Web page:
This is the Scatter Diagram display illustrating Sphericity on a scale of 0 to 1.0, where 1.0 represents a perfect sphere, plotted on the x-axis on top, and Convexity, also on scale of 0 to 1.0, where 1.0 represents a perfectly smooth particle with no angularity or surface roughness, plotted on the y-axis to the right. Any parameter can be displayed, along with its summary data to the right of the y-axis. The PartAn3D Sphericity and Convexity correlate with the Krumbein-Sloss Sphericity and Roundness values respectively. Recall the API standard calls for these values to be 0.6 or greater. The PartAn3D mean values here are 0.93 and 0.99. The darker the blue in the Scatter Diagram, the higher the concentration of particles.

Figure 2. This is the Scatter Diagram display illustrating Sphericity on a scale of 0 to 1.0, where 1.0 represents a perfect sphere, plotted on the x-axis on top, and Convexity, also on scale of 0 to 1.0, where 1.0 represents a perfectly smooth particle with no angularity or surface roughness, plotted on the y-axis to the right. Any parameter can be displayed, along with its summary data to the right of the y-axis. The PartAn3D Sphericity and Convexity correlate with the Krumbein-Sloss Sphericity and Roundness values respectively. Recall the API standard calls for these values to be 0.6 or greater. The PartAn3D mean values here are 0.93 and 0.99. The darker the blue in the Scatter Diagram, the higher the concentration of particles.

This is the X-Y Graph plot of four different size parameters: length, width, thickness and area-equivalent diameter for the processed frac sand sample, with size channel edges set at the API standard required sizes, plotted as volume distributions with tabular data listed to the right. Any of these parameters can be correlated with the standard sieve distribution, and once correlated, reported as the % values of a sieve measurement for each size fraction. User-selected summary data are shown in the lower right window.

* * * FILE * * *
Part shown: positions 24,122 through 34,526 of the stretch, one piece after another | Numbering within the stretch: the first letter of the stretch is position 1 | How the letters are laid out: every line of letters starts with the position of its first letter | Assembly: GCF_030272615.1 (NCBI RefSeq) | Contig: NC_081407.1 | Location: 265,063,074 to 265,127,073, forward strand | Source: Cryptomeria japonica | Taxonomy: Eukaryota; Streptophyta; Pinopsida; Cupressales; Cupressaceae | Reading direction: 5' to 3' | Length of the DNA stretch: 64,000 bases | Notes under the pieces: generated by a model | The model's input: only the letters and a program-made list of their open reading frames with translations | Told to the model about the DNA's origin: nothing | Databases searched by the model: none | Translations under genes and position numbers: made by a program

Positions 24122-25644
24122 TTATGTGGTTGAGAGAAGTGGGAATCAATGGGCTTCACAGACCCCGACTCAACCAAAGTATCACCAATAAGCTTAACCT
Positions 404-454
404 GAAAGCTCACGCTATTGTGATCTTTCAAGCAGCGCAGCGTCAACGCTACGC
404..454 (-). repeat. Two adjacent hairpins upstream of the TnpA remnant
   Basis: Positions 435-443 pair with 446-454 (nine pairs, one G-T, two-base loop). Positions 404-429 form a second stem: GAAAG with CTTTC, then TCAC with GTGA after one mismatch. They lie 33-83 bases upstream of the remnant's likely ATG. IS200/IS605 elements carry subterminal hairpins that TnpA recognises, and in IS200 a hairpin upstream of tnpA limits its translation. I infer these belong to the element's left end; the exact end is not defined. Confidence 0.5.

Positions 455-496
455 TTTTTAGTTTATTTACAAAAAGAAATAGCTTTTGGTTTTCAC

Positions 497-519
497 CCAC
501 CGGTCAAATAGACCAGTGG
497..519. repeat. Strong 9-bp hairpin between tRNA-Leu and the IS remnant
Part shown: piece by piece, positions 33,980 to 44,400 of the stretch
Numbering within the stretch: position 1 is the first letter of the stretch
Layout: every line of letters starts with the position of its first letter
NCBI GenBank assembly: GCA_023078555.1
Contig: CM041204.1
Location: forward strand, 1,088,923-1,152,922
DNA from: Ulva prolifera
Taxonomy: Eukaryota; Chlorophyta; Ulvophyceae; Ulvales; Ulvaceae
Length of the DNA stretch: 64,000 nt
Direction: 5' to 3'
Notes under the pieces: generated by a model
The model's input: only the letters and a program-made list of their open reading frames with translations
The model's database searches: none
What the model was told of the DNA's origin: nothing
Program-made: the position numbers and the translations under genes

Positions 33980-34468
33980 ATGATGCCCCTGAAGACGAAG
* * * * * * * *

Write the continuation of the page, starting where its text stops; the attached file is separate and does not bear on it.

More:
Figure 3. This is the X-Y Graph plot of four different size parameters: length, width, thickness and area-equivalent diameter for the processed frac sand sample, with size channel edges set at the API standard required sizes, plotted as volume distributions with tabular data listed to the right. Any of these parameters can be correlated with the standard sieve distribution, and once correlated, reported as the % values of a sieve measurement for each size fraction. User-selected summary data are shown in the lower right window.

This is the upper right corner of the View Particles display, showing all 2-D and 3-D parametric data for the particle chosen by the user, highlighted inside the blue box in the frame window.

Figure 4. This is the upper right corner of the View Particles display, showing all 2-D and 3-D parametric data for the particle chosen by the user, highlighted inside the blue box in the frame window.

This information has been sourced, reviewed and adapted from materials provided by Microtrac.

For more information on this source, please visit Microtrac.